Allele-aware chromosome-level genome assembly and efficient transgene-free genome editing for the autotetraploid cultivated alfalfa
Researchers have assembled the genome of alfalfa and established a protocol for editing it with the CRISPR-Cas9 system, providing key resources for research into and molecular breeding of this important crop.
The complexity of the alfalfa genome coupled with the plant’s self-incompatibility has made it a difficult crop to breed.
To assemble its genome, a team led by researchers at Lanzhou University in China exploited a new sequencing approach known as consensus circular sequencing. Together with a method called chromosome conformation capture, this enabled them to generate a high-quality assembly that included the allelic variation throughout the genome.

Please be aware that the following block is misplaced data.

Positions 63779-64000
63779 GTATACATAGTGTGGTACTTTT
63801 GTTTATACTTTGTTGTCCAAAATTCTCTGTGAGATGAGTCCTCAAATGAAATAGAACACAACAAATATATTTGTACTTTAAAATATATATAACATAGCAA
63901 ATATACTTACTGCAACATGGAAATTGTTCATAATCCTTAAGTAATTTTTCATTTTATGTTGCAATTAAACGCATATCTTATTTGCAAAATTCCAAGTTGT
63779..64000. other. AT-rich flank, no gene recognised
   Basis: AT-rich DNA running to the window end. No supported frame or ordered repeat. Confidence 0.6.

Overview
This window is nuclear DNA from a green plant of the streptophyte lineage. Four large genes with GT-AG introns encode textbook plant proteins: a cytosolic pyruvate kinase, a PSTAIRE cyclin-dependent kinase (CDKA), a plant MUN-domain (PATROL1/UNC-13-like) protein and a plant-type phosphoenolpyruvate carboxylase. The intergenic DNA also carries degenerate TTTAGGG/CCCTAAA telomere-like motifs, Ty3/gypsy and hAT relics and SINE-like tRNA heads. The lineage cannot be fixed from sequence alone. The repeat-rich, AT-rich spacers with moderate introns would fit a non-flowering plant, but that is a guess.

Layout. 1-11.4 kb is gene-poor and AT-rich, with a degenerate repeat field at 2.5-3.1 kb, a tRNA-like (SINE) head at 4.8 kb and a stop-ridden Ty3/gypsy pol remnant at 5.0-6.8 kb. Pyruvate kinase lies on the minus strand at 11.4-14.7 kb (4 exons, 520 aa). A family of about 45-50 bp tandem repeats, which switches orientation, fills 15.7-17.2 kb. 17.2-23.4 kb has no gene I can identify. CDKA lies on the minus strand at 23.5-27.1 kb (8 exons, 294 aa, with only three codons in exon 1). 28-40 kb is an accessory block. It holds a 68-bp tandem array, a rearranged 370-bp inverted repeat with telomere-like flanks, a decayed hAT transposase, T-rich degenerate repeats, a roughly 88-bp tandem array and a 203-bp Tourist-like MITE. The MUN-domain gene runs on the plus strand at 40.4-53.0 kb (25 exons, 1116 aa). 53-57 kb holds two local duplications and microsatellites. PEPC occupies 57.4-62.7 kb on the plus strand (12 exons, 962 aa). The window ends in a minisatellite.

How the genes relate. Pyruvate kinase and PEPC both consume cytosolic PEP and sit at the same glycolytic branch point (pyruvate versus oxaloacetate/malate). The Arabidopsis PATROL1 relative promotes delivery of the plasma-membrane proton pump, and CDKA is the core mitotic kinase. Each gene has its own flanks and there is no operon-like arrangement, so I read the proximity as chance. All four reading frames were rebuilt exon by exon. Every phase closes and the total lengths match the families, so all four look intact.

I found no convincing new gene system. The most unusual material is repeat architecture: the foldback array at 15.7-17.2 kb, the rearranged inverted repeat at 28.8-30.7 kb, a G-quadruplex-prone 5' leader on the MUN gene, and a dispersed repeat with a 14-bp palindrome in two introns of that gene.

The team then used this to guide the construction of a CRISPR-Cas9 system to knock down a specific target gene. As a proof-of-concept, they disabled the PDS gene and showed that the mutation was inherited in the following generation. These tools will be valuable in efforts to improve this important crop.
- Nature Communications 11, 2494 (2020). doi: 10.1038/s41467-020-16338-x